Wednesday, December 3, 2008

"News is still big, it's the newspaper that got small"

According to Roger Ebert, newspapers are declining in quality and becoming less like "town criers" and more like "neighborhood gossip." Ebert believes the latest evidence of this trend came this week when the Associated Press imposed a 500-word limit on all entertainment interviews.

The word limit applies to all reviews, interviews, news stories, trend pieces and "thinkers," according to Ebert.

Apparently the AP wants its writers to focus on brief celebrity items such as "divorces, affairs, addiction, disease, success, failure, death watches, tirades, arrests, hissy fits, scandals, who has been 'seen with' somebody, who has been 'spotted with' somebody, and 'top ten' lists of the above."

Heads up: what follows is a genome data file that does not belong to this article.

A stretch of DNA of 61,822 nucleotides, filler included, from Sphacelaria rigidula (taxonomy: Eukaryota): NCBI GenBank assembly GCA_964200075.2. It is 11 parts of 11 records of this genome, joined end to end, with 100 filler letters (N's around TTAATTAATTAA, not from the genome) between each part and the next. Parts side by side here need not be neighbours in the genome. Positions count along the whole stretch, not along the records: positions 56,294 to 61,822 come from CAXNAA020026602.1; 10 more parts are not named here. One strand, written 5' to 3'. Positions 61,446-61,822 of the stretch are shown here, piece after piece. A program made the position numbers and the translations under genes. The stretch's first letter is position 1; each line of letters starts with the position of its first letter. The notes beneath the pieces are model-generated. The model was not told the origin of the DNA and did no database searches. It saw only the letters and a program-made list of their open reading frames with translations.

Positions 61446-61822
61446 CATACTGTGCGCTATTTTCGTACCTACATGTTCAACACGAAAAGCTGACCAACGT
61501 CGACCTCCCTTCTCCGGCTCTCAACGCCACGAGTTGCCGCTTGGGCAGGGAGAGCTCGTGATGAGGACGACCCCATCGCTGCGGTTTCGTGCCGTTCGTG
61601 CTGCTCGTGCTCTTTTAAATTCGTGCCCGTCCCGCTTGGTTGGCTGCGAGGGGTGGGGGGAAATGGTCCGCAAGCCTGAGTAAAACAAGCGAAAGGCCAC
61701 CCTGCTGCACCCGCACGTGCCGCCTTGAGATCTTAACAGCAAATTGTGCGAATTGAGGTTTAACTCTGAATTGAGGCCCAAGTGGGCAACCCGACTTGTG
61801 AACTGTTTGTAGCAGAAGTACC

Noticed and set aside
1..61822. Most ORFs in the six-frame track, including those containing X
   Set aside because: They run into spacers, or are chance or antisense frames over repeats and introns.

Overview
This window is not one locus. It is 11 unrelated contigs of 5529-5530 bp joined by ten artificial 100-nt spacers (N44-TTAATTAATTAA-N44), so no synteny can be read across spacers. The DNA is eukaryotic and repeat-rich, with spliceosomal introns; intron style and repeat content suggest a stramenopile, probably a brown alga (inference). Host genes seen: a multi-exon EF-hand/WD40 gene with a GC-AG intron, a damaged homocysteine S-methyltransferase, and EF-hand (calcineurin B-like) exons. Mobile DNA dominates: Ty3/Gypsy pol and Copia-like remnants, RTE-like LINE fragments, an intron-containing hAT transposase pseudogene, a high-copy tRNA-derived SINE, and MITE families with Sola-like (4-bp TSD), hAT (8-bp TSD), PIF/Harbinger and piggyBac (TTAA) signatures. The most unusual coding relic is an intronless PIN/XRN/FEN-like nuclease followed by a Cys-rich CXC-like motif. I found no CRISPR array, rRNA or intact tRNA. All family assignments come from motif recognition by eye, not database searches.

Ebert believes "The CelebCult virus is eating our culture alive, and newspapers voluntarily expose themselves to it. It teaches shabby values to young people, festers unwholesome curiosity, violates privacy, and is indifferent to meaningful achievement. One of the TV celeb shows has announced it will cover the Obama family as 'a Hollywood story.' I want to smash something against a wall."

Essential this obsession with "celebrity culture is infantilizing us," according to Ebert. "We are being trained not to think. It is not about the disappearance of film critics. We are the canaries. It is about the death of an intelligent and curious, readership, interested in significant things and able to think critically. It is about the failure of our educational system. It is not about dumbing-down. It is about snuffing out."

"The news is still big. It's the newspapers that got small," Ebert added.

Source: Chicago Sun-Times via Poynter

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